Q: In your heart, what harm do you think you did to deserve prison?
A: I accessed computer systems of other people to gain information that wasn't mine. I was very interested in a particular mobile phone which worked using a proprietary program. I hacked into the company and took a copy of the program. My reason was that I wanted to learn how it worked, but I stole and this was bad.
Q: After leaving prison, what did you do to get up to date?
A: While I was in prison, people were sending me books. One year before I was released, they allowed me access to a room where there were computers so I could use e-mail. My friends were sending me messages, and the headers were examined by the prison staff. They were so stupid that they thought that I was being sent messages with some kind of secret code; that is how paranoid they were about me.
Q: When you came out, had the world of hacking changed much?
A: Today a lot of hacking is done not by traditional hackers but by criminal pirates who want to get rich. In my day, the biggest incentive was intellectual curiosity and the challenge. This has been the main change and is the main problem.
Q: Are you still in contact with the world of hackers?
A: Of course, that's my work and I have to keep in touch. The majority of the hackers that I know are from my day and now work looking after computer security for companies and governments, trying to stop the real criminals.
Q: Your speciality is social engineering, the manipulation of people so that they supply information that they shouldn't give. Have any new techniques emerged while you were in prison?
A: Yes, in the sense of the kinds of stories that are told to deceive people, but the methodology has always been the same: manipulation, trickery and influence. In a social engineering attack you disguise yourself, you create an identity that is credible to the person or company that you are going to attack. So every attack has a story, a reason for asking someone for something that you want; the the basics are the same.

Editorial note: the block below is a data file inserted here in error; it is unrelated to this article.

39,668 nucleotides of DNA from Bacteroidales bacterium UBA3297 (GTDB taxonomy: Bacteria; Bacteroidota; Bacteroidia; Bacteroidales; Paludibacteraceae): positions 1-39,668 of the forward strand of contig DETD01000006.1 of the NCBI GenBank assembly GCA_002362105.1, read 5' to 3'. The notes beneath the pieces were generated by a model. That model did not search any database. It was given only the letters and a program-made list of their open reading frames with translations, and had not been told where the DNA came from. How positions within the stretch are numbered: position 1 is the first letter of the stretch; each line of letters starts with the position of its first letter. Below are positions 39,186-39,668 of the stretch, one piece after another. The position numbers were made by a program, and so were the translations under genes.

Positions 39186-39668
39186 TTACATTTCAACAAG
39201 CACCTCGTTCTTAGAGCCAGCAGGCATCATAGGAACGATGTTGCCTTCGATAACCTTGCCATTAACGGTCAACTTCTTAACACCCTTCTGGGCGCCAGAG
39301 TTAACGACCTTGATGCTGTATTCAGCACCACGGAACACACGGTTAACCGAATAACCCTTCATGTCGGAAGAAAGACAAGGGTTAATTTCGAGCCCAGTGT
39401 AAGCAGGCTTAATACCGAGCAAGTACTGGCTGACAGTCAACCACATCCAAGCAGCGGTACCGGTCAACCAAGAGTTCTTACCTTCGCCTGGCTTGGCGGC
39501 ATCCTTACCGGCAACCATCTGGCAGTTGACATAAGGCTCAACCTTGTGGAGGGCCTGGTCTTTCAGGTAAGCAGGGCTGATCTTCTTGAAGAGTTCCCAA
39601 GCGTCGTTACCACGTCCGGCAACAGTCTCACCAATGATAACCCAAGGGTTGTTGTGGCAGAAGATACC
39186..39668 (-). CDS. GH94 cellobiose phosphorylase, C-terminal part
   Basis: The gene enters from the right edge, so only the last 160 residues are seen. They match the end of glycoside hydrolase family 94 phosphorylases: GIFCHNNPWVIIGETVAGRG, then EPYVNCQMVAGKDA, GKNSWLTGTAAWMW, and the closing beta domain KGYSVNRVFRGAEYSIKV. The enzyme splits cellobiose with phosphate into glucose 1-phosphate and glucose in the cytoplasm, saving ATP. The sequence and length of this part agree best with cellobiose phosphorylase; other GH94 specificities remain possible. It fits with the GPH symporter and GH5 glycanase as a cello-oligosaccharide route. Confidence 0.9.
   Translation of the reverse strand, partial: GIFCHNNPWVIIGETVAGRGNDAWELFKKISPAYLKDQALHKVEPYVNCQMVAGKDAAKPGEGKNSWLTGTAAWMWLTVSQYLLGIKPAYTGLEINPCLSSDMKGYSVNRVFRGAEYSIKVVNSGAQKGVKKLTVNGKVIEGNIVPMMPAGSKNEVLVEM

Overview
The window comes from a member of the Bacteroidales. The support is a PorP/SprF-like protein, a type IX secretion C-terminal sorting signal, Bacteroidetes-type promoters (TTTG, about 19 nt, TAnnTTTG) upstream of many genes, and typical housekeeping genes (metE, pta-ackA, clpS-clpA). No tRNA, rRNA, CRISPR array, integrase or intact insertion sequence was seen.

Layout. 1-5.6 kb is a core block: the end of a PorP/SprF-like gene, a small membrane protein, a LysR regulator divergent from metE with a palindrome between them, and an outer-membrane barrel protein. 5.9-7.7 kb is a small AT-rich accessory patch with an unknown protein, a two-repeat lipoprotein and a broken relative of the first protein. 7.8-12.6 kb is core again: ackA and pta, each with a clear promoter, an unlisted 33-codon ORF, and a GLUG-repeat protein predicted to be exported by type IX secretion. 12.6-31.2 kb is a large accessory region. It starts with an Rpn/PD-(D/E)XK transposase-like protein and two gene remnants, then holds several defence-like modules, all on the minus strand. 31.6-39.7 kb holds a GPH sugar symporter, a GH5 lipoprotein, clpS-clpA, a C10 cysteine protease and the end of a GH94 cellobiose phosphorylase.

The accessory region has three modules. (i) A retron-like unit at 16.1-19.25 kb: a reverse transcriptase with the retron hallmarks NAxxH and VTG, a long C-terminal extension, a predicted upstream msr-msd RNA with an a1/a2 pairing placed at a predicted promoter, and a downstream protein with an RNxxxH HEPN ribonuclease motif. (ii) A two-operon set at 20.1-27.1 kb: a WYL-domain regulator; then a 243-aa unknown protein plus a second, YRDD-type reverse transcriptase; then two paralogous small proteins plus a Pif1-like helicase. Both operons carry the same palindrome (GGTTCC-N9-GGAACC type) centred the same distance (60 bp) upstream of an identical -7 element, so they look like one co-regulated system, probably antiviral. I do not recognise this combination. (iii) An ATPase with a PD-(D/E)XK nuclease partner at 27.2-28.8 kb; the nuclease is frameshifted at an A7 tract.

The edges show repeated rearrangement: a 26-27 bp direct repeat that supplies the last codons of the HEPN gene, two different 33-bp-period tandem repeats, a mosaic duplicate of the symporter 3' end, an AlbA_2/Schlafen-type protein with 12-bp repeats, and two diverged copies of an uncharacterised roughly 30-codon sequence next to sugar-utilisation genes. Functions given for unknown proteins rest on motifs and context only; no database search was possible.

Q: Have you invented any new social engineering techniques?
A: No, but I have improved some by creating good stories, understanding human psychology and finding ways of persuading people to give me the information. If you take on a good role, obtaining information is very easy, people give it without thinking in quite an amazing way. You could try to pass yourself off as a journalist from El País, for example, or what we see every day in our e-mail: messages that try to convince us to click on a link that takes us to a malicious web page or to a file that contains a virus.
Q: Is social engineering the Achilles heel of companies?
A: Yes. They don't train their staff to avoid being tricked, there are no security policies, they don't classify their information, they don't use technology to take decisions that a fallible human operator might not take so effectively. The big problem in companies is how to identify people. In the world of computers, if you don't have the password, you can't get in. But if someone calls on the phone, they are believed without question.
Q: What is the worst threat to computer security?
A: Malicious code, like viruses and exploits that are not known publicly and social engineering.
Q: Does your company, Mitnick Security Consulting, employ hackers?
A: Ethical hackers, yes. Criminals, no.